Broken is the world we live in. Once we accept this fact, many things in life will become all the clearer. Day by day, we all go through our lives on autopilot. We wake up, we either take a shower or eat, go to work or school, come home, and repeat the cycle all over again. It is an unquestionable part of the human design; as humans, we live our lives by doing what is familiar and brings us a sense of safety.
In this is the darker, silver lining – some of us, day by day, go through life under the heavy weight of the monsters that constantly try to drown us. Some kids go to school and face bullies, quietly suffering under their harsh words and their harder fists. Some women go to work, or to school, and are sexually harassed but say nothing.
Men and women alike are taken advantage of, either for their mind or their body.
Children are pure and innocent, but confusion circles in them when they go home to find one, or both, of their parents passed out drunk on the floor. At the end is our elderly, their voices becoming soft and their memories forgotten. These are things that occur to people, but these are only a few of many horrors happening in the world.
Noise, it surrounds us. It is more than sound, more than little things meant to steer us away from the things we crave. There is war between countries and war between religions. There are those who are starving, there are those who are homeless, and so many turn a blind eye. These are things I notice, things which stir and circle in ideas for stories I have in my head that have yet to find their way onto paper.
As a writer, I find it to be important, more than I can express in words or in voice, to find these facts. I’m one of the lucky few who can stand indifferent to the nightmares of others around me, to not pay all that much attention on an emotional level so I can observe and understand on a deeper level I hadn’t thought possible.
The truth is one that that’s placed in pink: we don’t have to accept the darker nature of the world around us. We don’t. Yet too many people don’t realize that their lives can change, that the nightmares can be lifted, by their own two hands. Seems to good to be true, but this is something I believe in wholeheartedly.
Lets turn to the kid being bullied at school and the one who does the bullying. This is one scenario we all know, one each of us has had our hands in, because each us have been there – either as the abused, the abuser, or a bystander. Each of us know someone who has been a target of a bully, of a person who is verbally, or physically, assaulted. Each of us know, or knew, someone who targeted those helpless, or quiet, innocents.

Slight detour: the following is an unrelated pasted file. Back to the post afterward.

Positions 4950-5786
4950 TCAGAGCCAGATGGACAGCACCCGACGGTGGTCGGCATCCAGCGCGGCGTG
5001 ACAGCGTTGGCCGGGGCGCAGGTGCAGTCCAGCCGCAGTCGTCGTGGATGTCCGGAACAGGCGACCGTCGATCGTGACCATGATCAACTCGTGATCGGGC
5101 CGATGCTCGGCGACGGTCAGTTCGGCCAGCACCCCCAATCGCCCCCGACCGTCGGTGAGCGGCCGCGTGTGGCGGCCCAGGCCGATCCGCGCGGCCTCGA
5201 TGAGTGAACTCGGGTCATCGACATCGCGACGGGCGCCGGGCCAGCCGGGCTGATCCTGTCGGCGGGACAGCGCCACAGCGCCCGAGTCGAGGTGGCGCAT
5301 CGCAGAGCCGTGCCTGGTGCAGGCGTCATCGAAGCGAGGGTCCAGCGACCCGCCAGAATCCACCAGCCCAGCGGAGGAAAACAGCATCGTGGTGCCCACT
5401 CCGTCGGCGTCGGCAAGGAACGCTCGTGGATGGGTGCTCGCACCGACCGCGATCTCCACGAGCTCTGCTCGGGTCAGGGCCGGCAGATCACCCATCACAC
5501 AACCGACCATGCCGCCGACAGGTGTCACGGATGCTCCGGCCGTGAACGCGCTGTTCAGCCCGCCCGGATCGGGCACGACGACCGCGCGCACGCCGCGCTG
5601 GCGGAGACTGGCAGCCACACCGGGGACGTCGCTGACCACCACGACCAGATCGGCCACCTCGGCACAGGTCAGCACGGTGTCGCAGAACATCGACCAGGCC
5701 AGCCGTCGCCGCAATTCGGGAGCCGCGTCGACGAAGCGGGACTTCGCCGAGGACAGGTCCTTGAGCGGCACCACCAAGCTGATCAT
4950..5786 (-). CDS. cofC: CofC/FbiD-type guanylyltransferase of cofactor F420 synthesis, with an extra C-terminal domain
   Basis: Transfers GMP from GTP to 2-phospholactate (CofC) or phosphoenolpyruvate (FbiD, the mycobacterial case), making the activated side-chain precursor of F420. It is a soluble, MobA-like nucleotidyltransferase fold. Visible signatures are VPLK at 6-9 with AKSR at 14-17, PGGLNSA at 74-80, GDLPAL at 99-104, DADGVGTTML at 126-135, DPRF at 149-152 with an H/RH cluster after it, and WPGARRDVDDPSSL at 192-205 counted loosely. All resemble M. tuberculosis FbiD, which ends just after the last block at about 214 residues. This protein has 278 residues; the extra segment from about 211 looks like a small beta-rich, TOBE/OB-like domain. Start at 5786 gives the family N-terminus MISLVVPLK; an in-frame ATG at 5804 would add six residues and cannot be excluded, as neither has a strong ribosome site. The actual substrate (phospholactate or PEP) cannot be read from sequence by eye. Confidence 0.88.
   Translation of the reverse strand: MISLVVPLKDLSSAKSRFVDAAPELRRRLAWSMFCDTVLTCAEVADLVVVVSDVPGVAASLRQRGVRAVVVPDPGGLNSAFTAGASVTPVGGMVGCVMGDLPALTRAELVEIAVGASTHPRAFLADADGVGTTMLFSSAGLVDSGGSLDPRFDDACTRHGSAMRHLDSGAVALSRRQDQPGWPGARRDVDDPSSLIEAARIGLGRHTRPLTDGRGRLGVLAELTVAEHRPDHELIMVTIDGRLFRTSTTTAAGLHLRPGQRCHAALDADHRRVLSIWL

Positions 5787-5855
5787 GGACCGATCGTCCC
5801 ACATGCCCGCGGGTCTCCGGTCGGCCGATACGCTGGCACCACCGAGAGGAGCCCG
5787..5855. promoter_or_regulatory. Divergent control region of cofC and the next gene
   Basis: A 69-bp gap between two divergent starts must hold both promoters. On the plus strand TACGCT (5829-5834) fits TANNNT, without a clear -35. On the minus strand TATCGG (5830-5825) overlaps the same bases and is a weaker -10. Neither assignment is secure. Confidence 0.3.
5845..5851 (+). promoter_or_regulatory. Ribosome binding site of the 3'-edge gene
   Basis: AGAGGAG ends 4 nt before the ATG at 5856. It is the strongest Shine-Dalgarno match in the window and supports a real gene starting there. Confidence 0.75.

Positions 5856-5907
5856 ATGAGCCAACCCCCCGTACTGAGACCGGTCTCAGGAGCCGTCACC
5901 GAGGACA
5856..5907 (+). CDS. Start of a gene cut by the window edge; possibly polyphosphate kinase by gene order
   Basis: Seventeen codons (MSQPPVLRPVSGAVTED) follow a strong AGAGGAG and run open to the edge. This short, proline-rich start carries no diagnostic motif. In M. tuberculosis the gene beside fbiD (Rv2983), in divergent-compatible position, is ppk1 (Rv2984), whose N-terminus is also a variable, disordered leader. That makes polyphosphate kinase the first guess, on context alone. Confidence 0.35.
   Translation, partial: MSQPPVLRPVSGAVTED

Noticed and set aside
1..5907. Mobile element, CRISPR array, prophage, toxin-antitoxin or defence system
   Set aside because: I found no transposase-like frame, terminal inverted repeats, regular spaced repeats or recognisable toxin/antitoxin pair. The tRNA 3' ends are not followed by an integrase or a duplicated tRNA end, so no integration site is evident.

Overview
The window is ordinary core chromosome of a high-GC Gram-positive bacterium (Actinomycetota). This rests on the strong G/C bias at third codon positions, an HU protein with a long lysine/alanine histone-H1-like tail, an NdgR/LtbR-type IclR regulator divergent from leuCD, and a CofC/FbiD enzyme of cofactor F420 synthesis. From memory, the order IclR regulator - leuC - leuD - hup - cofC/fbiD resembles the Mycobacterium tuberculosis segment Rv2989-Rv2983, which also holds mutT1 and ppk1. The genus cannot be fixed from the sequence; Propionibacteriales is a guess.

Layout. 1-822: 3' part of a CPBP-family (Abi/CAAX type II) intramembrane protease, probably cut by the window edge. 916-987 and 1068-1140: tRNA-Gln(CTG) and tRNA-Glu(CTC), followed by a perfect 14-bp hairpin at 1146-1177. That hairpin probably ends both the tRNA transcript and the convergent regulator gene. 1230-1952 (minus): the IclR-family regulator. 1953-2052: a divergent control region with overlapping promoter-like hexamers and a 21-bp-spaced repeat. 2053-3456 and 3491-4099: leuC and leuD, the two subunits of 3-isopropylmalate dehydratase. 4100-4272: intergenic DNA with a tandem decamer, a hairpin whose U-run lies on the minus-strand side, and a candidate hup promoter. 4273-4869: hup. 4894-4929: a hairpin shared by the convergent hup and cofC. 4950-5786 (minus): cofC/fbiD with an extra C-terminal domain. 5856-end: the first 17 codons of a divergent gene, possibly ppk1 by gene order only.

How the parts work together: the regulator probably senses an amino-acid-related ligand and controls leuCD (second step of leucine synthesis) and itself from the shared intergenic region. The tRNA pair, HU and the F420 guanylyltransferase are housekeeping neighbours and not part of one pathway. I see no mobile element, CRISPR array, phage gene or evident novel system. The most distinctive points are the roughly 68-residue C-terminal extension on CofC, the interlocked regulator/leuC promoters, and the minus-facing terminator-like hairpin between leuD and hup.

How many know why this happens? How many stopped to look beneath the violence?
The bully, for instance, may be abused at home. Those who face this darkness have a few different paths they can walk – they can become quiet and withdrawn, lacking trust in all around him/her, they can rebel against the norm by acting out through drugs and drinking, they can take their own life, or, in this case, they can turn their anger and pain on another.
The victim could have family issues, could be self-conscious, could lack a voice because of never really having the chance to build one in the first place. He/She could be a smaller person, could be fat, could be unnaturally tall – many of these are traits that make them a target to others, makes it easier for a bully to have a reason to be cruel and mean.
When the two clash, chances are the two have more in common than either realize.
This is a vicious war between two people who are filled with pain, something that could be stopped by anyone willing to step in and pay attention. Chances are, some of you know how to stop this – you may have done so yourself. We are all told how the best way to beat a bully is by standing up to him/her – but that doesn’t always work. In the best case, the victim is left alone but someone else talks the fall. Worse case? The abuse doesn’t stop – it gets worse. A hopeless thought, the last one.
We build our own prisoners, our own walls. While many of us want to keep others out, we’re locking ourselves in. For those who suffer from depression, this is a familiar tactic that often results in the depression, and the pain, becoming worse. What we lock up will build until it has to burst, until something gives, and it’s a messy affair when this happens. Left alone, something that was meant to be a good thing can rapidly turn bad.
What’s the point of this entire thing? I haven’t a clue, really, aside from the fact that I needed to write my own thoughts down. I’m in my mid-twenties. I don’t have all the answers, but I have seen plenty. I was bullied, myself. I also have an underlining sense of depression, of hopelessness, that tends to linger instead of flying away.
Perhaps I think, on a deeper level, that each of us are responsible for the darkness.
In the same thought, I think each of us have a duty to inspire light.
I, like many others, live within a cage of golden walls crafted from my own artistic mind. I live in a cell I made for myself, but I’m working on taking those walls down. I want to embrace the innocence of a child, to see the world in wonder and color. To do so, I have to see past the darkness of an era of bloodshed and indifference and find the life and vitality which has always existed within reach – but always veiled. To reach the light, we first have to split the darkness so that life isn’t black n’ white but multiple shades of grey.